The New York City AIDS Memorial Park at St. Vincent’s Triangle is the first major space in the city dedicated to the AIDS crisis. The park and its memorial installation border the former St. Vincent’s Catholic Medical Center, the hospital which housed New York’s first and largest AIDS ward. Here, Nicole Tassels wears Miley Cyrus’ Happy Hippie Foundation collaboration with Converse with all proceeds supporting LGBTQ+ youth and homeless youth.
Once the parade has finished, choose your favorite NYC park, grab your pals and crash! Nothing better than cool grass after a long day spent celebrating your excellence. Clockwise from top left: Steven and Andy wear Converse x Miley Cyrus Unisex track pants. Alexis wears cut-off shorts by Levi’s, shoes by Under Armour. Ryan wears Pride Crop Tank Top, leggings and sneakers by Adidas.
Converse’s Pride Collection designed by Miley Cyrus celebrates those who advocate for a tomorrow where youth are free to be their authentic self. Clockwise from left: Eileen wears Converse x Pride Pullover. Andy wears Unisex Track Pants and shoes by Converse. Nicole Tassels wears Chuck Taylor All Star Platform by Converse. Steven wears Unisex Track Pants and shoes by Converse.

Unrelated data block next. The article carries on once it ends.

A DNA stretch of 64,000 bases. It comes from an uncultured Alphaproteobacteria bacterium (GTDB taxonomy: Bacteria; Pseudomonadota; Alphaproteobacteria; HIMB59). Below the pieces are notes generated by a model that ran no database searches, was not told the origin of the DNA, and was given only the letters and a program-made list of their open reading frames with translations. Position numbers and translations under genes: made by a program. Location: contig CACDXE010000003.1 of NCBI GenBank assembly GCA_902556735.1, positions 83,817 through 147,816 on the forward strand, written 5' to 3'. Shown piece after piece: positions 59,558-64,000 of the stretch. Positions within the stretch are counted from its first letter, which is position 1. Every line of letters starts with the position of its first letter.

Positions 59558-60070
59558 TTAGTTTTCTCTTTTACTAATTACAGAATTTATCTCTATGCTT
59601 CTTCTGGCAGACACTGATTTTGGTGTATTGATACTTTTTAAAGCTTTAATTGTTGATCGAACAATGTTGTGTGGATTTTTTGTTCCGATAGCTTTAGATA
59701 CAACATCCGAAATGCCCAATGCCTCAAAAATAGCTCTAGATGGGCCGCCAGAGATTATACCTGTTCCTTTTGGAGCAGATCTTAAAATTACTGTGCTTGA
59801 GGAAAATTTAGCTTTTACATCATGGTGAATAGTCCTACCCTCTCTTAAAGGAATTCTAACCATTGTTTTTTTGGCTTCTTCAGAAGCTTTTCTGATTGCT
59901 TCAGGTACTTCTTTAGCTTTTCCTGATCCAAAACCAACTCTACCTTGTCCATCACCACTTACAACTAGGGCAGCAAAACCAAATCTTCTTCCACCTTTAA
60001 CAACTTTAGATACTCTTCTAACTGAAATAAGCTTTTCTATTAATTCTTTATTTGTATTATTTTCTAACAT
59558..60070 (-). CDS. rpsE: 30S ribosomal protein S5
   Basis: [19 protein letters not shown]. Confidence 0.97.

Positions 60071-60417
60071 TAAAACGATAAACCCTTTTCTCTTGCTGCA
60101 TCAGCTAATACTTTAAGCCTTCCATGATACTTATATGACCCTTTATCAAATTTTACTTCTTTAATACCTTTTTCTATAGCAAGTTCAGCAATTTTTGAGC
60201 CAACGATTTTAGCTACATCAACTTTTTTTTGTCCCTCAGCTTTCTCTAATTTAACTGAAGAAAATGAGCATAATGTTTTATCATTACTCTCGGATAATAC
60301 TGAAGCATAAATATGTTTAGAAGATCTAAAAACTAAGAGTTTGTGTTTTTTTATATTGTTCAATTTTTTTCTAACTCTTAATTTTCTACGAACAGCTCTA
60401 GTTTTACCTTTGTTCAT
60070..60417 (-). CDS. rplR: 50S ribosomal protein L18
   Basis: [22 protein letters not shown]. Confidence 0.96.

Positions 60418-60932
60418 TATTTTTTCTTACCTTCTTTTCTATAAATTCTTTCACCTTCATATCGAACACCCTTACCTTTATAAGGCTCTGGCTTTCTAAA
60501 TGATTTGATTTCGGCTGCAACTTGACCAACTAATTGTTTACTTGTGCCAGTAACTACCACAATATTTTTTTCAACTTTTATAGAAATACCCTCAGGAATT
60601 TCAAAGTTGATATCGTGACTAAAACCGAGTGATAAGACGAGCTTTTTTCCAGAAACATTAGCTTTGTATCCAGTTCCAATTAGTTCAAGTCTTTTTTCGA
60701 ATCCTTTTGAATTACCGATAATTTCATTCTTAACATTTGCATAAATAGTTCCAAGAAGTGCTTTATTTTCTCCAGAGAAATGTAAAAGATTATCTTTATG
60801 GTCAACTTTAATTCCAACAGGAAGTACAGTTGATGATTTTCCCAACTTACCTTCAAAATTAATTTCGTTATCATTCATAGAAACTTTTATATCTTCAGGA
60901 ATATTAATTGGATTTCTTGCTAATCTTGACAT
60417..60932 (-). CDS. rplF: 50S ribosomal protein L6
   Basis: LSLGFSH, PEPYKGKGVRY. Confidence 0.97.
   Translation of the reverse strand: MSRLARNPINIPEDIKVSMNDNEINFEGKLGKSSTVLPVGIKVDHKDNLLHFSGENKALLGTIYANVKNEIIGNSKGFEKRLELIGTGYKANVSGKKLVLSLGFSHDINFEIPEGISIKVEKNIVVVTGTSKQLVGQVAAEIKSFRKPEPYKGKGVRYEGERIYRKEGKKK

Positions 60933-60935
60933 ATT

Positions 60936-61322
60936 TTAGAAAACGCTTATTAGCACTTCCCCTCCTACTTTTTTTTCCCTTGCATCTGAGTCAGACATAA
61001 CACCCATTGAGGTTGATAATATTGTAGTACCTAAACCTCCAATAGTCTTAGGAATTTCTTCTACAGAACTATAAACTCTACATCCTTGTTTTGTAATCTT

Pieces is another one of New York’s oldest gay bars. It’s cheeky decor (christmas lights, tinsel, a disco ball) screams camp. With weeknight drag-shows and ever-popular Thursday night Karaoke, Pieces represents the most pure form of gay bar fun; drag queens, sing-a-longs, and making a fool of yourself on stage while the room smiles back at you. Alexis wears shorts by Levi’s.
Jalen wears “Freedom” swim trunks by Rufskin.
The Bureau of General Services — Queer Division, housed inside of New York City’s LGBT Center is an independent, all volunteer based queer cultural center, book store and event space. They carry LGBTQ+ literature classics as well as the best of LGBTQ indie-print. Check their website for openings and events, which happen weekly year round. Here, before one of their wonderfully curated shelves, Ryan wears Pride Crop Top Tank by Adidas.